Meningiomas

Differential diagnosis
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By Wendy Sherman and Jeffrey Raizer

The differential diagnosis of meningioma depends entirely on the suspected anatomic location of the tumor. No single symptom is diagnostic of a meningioma. Benign meningiomas grow slowly over years, and produce symptoms when they encroach on critical structures. These symptoms evolve gradually in contrast to the typical rapid symptom development in anaplastic astrocytoma, anaplastic oligodendroglioma, glioblastoma multiforme, metastases, primary central nervous system lymphoma, and medulloblastoma. In malignant meningiomas, which represent approximately 10% of meningiomas, symptoms may develop more rapidly.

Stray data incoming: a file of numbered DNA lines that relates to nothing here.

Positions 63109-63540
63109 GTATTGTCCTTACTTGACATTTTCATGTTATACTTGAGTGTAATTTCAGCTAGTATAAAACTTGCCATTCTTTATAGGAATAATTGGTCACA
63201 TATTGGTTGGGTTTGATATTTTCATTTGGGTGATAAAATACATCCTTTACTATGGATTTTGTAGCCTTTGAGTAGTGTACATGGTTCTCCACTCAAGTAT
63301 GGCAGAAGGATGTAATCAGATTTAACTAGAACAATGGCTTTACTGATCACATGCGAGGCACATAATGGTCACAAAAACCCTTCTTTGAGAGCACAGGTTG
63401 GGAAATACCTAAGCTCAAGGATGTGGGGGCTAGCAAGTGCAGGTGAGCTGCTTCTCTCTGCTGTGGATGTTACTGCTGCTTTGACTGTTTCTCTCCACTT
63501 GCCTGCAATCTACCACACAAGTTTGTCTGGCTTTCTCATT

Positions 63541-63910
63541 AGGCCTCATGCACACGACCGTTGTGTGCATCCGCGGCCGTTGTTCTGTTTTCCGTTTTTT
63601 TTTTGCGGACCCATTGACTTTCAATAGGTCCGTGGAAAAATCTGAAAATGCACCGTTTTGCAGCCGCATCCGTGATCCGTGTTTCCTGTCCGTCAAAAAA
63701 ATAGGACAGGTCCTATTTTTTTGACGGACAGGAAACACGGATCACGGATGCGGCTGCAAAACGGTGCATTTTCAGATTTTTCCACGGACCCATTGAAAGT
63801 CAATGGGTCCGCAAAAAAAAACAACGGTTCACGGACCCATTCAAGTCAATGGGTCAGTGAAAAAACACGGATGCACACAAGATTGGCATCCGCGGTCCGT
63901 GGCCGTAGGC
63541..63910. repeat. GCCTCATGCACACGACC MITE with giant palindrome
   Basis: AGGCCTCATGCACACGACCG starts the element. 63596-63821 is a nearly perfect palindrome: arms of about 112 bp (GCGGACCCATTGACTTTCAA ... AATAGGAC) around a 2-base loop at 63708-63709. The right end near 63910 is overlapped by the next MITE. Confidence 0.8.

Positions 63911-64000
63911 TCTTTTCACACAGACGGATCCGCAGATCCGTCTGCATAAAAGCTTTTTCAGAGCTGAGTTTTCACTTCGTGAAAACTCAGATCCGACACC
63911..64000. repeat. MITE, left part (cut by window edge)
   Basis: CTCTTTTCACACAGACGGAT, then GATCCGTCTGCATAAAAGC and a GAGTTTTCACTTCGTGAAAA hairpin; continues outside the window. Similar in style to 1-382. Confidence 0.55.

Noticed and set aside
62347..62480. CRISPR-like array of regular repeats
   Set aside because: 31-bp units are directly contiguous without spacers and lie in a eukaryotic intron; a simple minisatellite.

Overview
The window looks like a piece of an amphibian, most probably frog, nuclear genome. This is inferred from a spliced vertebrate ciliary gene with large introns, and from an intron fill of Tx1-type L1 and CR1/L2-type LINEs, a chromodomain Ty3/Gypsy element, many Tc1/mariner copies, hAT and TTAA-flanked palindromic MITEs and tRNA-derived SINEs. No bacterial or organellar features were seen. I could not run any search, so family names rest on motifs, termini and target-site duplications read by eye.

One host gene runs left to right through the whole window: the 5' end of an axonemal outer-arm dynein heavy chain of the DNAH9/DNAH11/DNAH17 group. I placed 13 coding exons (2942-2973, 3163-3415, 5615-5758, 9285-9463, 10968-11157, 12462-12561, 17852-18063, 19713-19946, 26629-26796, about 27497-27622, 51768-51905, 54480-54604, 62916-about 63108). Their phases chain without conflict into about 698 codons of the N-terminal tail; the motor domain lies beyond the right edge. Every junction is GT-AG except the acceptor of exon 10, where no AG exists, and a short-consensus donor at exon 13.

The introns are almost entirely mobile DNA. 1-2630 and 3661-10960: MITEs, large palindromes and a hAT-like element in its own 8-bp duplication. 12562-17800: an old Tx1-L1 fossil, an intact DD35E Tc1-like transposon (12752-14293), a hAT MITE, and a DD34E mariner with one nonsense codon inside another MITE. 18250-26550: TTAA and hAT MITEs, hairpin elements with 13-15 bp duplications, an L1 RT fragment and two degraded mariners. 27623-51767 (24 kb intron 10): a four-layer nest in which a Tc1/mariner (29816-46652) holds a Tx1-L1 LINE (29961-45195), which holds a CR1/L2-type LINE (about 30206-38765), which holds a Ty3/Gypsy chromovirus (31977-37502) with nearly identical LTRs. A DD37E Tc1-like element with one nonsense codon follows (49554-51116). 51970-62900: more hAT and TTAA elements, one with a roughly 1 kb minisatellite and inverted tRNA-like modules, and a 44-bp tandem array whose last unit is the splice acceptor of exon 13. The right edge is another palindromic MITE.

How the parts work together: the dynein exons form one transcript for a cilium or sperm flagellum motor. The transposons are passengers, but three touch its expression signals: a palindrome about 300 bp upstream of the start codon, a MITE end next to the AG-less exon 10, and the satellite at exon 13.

In This Article

Introduction
Historical note and nomenclature
Clinical manifestations
Clinical vignette
Etiology
Pathogenesis and pathophysiology
Epidemiology
Prevention
Differential diagnosis
Diagnostic workup
Prognosis and complications
Management
Pregnancy
Anesthesia
References cited
Contributors